Andy Warhol Campbell Soup Cans Series

By Andrew Evans on 24 Jul 2017

Andy Warhol Campbell Soup Cans Series I and II

Introducing the Campbell’s Soup Cans

Andy Warhol’s Campbell’s Soup Cans are perhaps the most well-known images of American modern art. Initially created as a series of thirty two canvases in 1962, the soup cans gained international acclaim as a breakthrough in Pop Art.  When the paintings were first exhibited in that year, they were displayed together like products at a grocery store.  Each soup can corresponded to a different flavor and resembled the actual image of the red and white Campbell’s Soup cans.  Though they appeared identical to the well-known grocery items, the artist’s handiwork was evident through the slight variations in the lettering and in the hand-stamped fluer-de-lis symbols on the bottom of each can. This juxtaposition between pure replication and the artist’s hand makes the series all the more intriguing.

andy warhol campbell's soup can paintings on display

Warhol’s inspiration for the series developed from his personal life. He explains “I used to drink it. I used to have the same lunch every day, for 20 years, I guess, the same thing over and over again.” This sense of repetition was definitely both internalized by the artist and embodied by commercial mass culture. Initially, the debut of the Campbell’s Soup Cans was widely contested as many viewers struggled to grapple with such flagrant appropriation of a commonplace object. However, Warhol would take the themes of repetition and mass production further by creating two portfolios of Campbell’s Soup screen prints in 1968.

Screen print Portfolios I and II

The Andy Warhol Campbell’s Soup I and Campbell’s II screen print portfolios were created in 1968 and 1969 respectively. Each portfolio contains 10 screen prints and corresponds with the paintings and were one of the first portfolios to be published through Factory Additions, a company Warhol created to distribute his prints.  The mechanical photo silk-screen process would further erase any trace of the artist’s hand and create a level of precision matching the design of the cans.  This is an interesting adaptation of a medium which was typically used for producing advertisements.  Warhol deliberately used the associations with the medium to make viewers question what qualifies a true work of art. The motivation behind the screenprints is succinctly summarized by  Warhol’s famous words: “I want to be a machine.” Truly, this series of prints are Warhol’s most uniform and mechanical images he ever produced.  Soon after, this type of printmaking became Warhol’s signature medium .

Campbell’s Soup 1968:

 

Andy Warhol Black Bean, from Campbell's Soup I (F. & S. II.44)
Andy Warhol, Campbell’s Soup, 1968, Screenprint on Paper (F&S.II.44)
Andy Warhol Chicken Noodle, from: Campbell's Soup I (F. & S. II.45)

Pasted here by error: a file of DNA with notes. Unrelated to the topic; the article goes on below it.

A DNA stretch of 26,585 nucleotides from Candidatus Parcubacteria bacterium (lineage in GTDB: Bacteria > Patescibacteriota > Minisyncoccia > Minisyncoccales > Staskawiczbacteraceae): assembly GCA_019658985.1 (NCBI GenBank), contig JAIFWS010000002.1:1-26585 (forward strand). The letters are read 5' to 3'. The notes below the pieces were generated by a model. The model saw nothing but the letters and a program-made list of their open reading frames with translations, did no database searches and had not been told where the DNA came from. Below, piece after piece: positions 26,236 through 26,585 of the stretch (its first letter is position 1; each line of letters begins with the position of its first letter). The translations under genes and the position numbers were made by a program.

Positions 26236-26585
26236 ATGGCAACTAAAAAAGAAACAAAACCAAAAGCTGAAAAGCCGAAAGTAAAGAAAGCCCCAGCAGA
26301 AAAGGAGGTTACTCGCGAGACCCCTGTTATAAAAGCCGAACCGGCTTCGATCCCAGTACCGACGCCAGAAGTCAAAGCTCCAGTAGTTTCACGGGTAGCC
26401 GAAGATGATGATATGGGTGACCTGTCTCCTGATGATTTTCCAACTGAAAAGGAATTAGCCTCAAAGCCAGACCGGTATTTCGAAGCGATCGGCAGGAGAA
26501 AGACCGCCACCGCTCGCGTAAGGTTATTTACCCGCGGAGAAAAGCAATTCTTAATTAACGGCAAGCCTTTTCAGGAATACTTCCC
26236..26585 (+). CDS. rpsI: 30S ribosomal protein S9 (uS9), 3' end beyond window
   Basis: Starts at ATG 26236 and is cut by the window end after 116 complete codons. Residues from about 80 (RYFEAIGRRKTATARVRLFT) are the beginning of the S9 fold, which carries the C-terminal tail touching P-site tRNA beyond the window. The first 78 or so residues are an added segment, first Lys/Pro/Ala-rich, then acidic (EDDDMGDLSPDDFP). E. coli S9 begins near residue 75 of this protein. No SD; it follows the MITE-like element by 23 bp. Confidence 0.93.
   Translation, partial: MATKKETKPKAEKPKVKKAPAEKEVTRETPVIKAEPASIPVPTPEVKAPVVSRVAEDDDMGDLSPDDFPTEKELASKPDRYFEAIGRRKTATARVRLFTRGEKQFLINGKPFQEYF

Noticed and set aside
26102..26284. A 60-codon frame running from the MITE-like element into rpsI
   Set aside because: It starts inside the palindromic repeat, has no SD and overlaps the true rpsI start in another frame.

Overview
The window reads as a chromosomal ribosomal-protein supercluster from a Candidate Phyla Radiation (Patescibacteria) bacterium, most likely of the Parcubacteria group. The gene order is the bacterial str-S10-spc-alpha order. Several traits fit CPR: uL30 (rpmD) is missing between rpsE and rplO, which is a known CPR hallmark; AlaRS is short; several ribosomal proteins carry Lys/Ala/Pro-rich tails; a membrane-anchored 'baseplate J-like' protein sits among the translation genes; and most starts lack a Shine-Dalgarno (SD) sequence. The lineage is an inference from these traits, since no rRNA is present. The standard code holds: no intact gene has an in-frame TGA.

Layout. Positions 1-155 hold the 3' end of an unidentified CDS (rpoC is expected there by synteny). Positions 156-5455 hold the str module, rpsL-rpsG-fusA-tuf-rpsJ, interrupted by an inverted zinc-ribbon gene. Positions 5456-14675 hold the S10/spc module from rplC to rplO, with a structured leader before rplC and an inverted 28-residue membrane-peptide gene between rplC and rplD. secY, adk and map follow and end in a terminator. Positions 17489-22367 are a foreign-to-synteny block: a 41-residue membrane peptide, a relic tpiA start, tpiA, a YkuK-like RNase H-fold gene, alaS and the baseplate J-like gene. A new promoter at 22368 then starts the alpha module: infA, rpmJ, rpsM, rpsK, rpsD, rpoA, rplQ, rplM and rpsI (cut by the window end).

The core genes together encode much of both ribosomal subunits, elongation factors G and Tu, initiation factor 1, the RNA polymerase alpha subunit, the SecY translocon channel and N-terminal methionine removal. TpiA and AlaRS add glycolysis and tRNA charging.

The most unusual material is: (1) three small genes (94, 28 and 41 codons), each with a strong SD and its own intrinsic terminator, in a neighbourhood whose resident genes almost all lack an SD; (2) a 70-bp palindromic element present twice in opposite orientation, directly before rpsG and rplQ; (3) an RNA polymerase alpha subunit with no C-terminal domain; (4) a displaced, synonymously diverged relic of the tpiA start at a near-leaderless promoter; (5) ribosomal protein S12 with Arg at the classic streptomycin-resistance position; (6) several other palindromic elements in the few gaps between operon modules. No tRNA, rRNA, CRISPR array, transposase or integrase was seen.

Andy Warhol, Campbell’s Soup, 1968, Screenprint on Paper (F&S.II.45)
andy warhol Tomato, from Campbell's Soup I (F. & S. II.46)
Andy Warhol, Campbell’s Soup, 1968, Screenprint on Paper (F&S.II.46)
andy warhol Onion made with Beef Stock, from: Campbell's Soup I (F. & S. II.47)
Andy Warhol, Campbell’s Soup, 1968, Screenprint on Paper (F&S.II.47)
andy warhol Vegetable Made with Beef Stock, from Campbell's Soup I (F. & S. II.48)
Andy Warhol, Campbell’s Soup, 1968, Screenprint on Paper (F&S.II.48)
andy warhol beef with vegetables and barley soup andy warhol campbell's soup
Andy Warhol, Campbell’s Soup, 1968, Screenprint on Paper (F&S.II.49)
andy warhol green pea campbell's soup screenprint on paper
Andy Warhol, Campbell’s Soup, 1968, Screenprint on Paper (F&S.II.50)
andy warhol pepper pot campbell's soup screenprint
Andy Warhol, Campbell’s Soup, 1968, Screenprint on Paper (F&S.II.51)
andy warhol consomme beef campbell's soup andy warhol screenprint
Andy Warhol, Campbell’s Soup, 1968, Screenprint on Paper (F&S.II.52)
andy warhol cream of mushroom soup (F&S.II.53) screenprint
Andy Warhol, Campbell’s Soup, 1968, Screenprint on Paper (F&S.II.53)

 

Campbell’s Soup 1969: 

andy warhol Old Fashioned Vegetable, from Campbell's Soup II (F. & S. 54)
Andy Warhol, Campbell’s Soup, 1968, Screenprint on Paper (F&S.II.54)
Andy Warhol Scotch Broth, from: Campbell's Soup II (F. & S. II.55)
Andy Warhol, Campbell’s Soup, 1968, Screenprint on Paper (F&S.II.55)
Andy Warhol Vegetarian Vegetable, from Campbell's Soup II
Andy Warhol, Campbell’s Soup, 1968, Screenprint on Paper (F&S.II.56)
Andy Warhol New England Clam Chowder, from Campbell's Soup II
Andy Warhol, Campbell’s Soup, 1968, Screenprint on Paper (F&S.II.57)
Andy Warhol Chicken N'Dumplings, from Campbell's Soup II (F. & S. II.58)
Andy Warhol, Campbell’s Soup, 1968, Screenprint on Paper (F&S.II.58)
andy warhol Hot Dog Bean, from: Campbell's Soup II (F. & S. II 59)
Andy Warhol, Campbell’s Soup, 1968, Screenprint on Paper (F&S.II.59)
andy warhol oyster stew campbell's sou F&S.II.60
Andy Warhol, Campbell’s Soup, 1968, Screenprint on Paper (F&S.II.60)
Andy Warhol Tomato-Beef Noodle O's, from: Campbell's Soup II (F. & S. II.61)
Andy Warhol, Campbell’s Soup, 1968, Screenprint on Paper (F&S.II.61)
Andy Warhol Golden Mushroom, from Campbell's Soup II (F. & S. 62)
Andy Warhol, Campbell’s Soup, 1968, Screenprint on Paper (F&S.II.62)
andy warhol cheddar cheese soup campbell's soup screenprint
Andy Warhol, Campbell’s Soup, 1968, Screenprint on Paper (F&S.II.63)

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